...and I used to think five hours was pretty long!
I felt sick the night before. I felt sick in the morning. I had felt sick in the patient transport driving between the two hospitals which makes some sense being weak but travel sickness? For 12 hours? In reality, I was petrified.
Eight long hours of poison being pumped in to my system. I knew all about long ops, and anaesthetics made me puke, endlessly, for 24 hrs afterwards as a child. That alongside a feeling of ugly brain fug which would only lose its grip the next day. Awful. The truth of the matter is, my having had many anaesthetics has made me hate them ever more vehemently, not inured me against them.
Just before going down in the morning, the plastics team came up to say hello. I have to say they were a formidable bunch. Looking at these sharp faces around the bed, I was struck with the realisation that they were probably together, the best in the country. I felt happy about the op in terms of outcomes. Just the physical action of the anaesthetic made me feel a bit panicky. Somehow, the two debridement ops earlier in the week did not bother me at all. I knew they were short (comparitively), so could not have the heavy, appalling poisoning effects that four or five (or eight) hours would.
The anaesthetist had already introduced himself upstairs. Now we went through the usual rituals of drug taking: confirming name and date of birth. He listened attentively when I explained my reactions and told me that he was going to administer anti-emetics and was also going to make liberal use of a form of nerve numbing using ultrasound. Given that my last heavy ops had completed twenty years before, this was all new to me. From what I can gather, the effect is somewhat epidural-esque. All very interesting but then the anaesthetist told me he was administering a pre-med through one of my cannulas (that's intravenous needle palced in a semi-permanent position in a vein so that drugs and fluids can be administered quickly). I was horrified, "But pre-meds make me si..." before I'd even got to the end of the sentence I knew I had seconds. Luckily they got a bag, and those tiny sips of illicit water came right back up and 'pleasantly' out of the way before being knocked out. He looked slightly bemused but also a little more "Ok, I believe you". Then... knocked out.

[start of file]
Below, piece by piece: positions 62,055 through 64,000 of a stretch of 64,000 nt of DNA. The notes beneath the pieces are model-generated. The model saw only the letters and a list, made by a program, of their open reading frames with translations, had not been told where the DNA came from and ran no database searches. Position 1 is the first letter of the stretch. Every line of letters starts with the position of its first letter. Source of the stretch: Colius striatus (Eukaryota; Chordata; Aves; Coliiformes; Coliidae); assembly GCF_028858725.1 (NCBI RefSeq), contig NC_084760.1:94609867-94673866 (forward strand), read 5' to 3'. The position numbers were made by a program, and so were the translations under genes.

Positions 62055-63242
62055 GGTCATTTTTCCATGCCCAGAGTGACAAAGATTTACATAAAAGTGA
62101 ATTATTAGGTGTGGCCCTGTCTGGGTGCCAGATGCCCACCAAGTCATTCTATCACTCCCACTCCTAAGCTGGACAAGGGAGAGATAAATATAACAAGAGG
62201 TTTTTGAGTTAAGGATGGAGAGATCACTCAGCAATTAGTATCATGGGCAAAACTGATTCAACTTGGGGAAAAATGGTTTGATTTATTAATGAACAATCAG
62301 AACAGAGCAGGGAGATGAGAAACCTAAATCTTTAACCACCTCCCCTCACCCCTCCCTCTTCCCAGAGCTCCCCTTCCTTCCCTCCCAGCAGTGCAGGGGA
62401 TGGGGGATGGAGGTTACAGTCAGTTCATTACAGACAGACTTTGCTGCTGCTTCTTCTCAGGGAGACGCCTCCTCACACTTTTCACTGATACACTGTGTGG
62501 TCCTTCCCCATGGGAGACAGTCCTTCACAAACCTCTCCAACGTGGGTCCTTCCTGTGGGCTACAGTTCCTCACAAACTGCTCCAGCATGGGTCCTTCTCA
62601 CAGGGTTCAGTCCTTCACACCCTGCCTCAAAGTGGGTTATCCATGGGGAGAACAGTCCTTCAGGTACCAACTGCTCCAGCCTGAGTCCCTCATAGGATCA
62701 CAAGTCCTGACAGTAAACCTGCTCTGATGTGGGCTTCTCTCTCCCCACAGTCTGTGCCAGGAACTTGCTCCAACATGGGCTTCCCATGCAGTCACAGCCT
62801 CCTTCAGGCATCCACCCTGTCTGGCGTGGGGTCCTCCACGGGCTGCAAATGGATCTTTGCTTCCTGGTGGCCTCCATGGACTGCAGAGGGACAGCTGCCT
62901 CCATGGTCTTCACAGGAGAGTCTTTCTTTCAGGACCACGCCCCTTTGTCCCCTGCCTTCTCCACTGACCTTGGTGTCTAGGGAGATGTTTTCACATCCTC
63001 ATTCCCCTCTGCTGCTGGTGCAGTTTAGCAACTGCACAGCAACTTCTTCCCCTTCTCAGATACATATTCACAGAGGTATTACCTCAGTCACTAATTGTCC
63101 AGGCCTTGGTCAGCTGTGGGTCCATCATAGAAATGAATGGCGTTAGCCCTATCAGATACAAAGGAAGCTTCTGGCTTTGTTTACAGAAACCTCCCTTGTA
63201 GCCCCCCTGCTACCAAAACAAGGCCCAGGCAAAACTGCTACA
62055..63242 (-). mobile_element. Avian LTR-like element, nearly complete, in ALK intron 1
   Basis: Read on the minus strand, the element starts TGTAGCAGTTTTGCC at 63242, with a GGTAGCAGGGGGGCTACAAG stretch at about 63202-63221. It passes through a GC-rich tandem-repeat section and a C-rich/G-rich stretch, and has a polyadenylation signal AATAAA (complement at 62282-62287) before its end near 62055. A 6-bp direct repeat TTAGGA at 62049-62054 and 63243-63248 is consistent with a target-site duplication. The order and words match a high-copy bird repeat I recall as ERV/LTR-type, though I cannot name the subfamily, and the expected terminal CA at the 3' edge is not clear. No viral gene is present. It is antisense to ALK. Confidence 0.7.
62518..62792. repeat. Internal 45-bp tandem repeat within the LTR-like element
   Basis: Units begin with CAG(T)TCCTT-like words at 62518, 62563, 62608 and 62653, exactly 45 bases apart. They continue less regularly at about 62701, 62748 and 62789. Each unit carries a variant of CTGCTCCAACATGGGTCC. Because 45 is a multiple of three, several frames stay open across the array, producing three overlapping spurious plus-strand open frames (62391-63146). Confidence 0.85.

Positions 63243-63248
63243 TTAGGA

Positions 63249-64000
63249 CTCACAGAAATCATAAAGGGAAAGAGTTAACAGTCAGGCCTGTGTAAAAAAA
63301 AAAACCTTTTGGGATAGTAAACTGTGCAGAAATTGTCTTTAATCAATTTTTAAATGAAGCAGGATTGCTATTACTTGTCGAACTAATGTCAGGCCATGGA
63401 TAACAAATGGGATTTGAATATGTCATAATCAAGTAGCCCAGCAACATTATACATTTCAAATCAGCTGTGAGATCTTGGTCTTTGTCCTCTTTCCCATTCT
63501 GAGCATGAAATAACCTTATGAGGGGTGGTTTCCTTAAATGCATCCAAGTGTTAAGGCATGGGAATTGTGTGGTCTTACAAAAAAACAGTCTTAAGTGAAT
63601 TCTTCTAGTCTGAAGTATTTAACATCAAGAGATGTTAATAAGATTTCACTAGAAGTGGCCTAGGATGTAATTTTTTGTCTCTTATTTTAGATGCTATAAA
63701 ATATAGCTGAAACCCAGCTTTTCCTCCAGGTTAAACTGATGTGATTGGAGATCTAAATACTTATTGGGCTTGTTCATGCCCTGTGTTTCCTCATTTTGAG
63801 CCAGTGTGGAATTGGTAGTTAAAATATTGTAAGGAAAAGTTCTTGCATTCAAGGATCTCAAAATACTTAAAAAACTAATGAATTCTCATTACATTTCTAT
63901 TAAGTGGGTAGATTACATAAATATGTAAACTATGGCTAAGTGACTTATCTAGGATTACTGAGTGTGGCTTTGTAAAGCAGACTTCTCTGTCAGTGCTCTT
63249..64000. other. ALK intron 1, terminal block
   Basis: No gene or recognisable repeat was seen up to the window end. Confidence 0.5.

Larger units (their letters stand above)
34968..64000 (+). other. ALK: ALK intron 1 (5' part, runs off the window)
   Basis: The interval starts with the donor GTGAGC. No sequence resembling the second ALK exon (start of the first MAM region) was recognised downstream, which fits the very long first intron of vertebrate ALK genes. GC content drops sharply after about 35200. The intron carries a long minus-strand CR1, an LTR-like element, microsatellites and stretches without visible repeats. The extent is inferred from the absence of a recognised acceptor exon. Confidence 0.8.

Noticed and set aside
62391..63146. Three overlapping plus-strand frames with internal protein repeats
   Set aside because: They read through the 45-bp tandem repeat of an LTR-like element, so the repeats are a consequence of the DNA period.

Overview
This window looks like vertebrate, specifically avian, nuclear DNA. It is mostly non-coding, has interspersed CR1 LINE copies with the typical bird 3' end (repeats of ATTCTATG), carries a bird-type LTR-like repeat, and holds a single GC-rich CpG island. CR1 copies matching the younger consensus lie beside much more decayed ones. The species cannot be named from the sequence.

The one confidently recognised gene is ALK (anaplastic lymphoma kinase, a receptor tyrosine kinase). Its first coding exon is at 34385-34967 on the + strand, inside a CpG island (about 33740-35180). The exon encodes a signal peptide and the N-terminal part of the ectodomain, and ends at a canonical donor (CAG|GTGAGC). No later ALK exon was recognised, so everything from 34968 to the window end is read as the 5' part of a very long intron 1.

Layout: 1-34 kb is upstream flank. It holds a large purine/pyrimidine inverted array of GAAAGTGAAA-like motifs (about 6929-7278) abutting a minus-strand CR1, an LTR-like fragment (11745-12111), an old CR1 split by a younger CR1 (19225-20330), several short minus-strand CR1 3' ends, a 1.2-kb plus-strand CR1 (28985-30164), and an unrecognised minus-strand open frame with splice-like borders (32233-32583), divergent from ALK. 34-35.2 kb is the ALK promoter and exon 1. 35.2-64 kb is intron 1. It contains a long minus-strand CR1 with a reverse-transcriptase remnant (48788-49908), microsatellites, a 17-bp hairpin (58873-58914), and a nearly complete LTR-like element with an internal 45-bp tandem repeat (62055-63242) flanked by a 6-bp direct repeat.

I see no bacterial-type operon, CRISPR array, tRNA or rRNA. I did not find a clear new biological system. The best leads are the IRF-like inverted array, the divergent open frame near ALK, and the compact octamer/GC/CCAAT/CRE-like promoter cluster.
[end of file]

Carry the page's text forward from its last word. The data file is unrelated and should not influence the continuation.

...awake. I will never get used to that instantaneous zonked/wake thing. For those who don't know, you don't feel yourself falling to sleep when they drug you, and you wake up apparently super quick thinking "When's the op going to start?"
There I was AWAKE. Feeling like Me, not some half zombie drug addict. My God. Hello? Clear as a bell. Here came a lovely specialist recovery nurse, Louise. How was I feeling? Well... er... fine, to tell you the truth? Obviously on Morphine but... but head completely clear. Amazing. Eight hours... how the hell did they do it? The anaesthetist came to see how I was after a while. I shook his hand and thanked him. He did an *amazing* job.
I couldn't go up to the ward because they needed a specialist nurse who wasn't on until 7.30. So I talked to Louise about the subjects that fascinate me (ie: mostly asking her questions as to why she was a nurse, why she specialised in recovery nursing and then moved on to Life, the Universe and Everything). I knew that wonderful McK was waiting, exhausted and anxious upstairs but still we couldn't go up. Eventually at half past eight, we left. To a bed with all manner of specialist equipment keeping my newly operated on leg warm and my right leg moving, to prevent blood clots. 'Woken' every half an hour for the ward nurse to perform a doppler test to see if my newly reconstructed ankle with its brand new vein, pretending to be an artery from now on (cut out of my right thigh, where presumably I wasn't using it - er, heh) was still doing the blood pumping throb. And It did. All night. And the next day. And the day after.
And so it would seem appropriate to tell you what they actually *did*.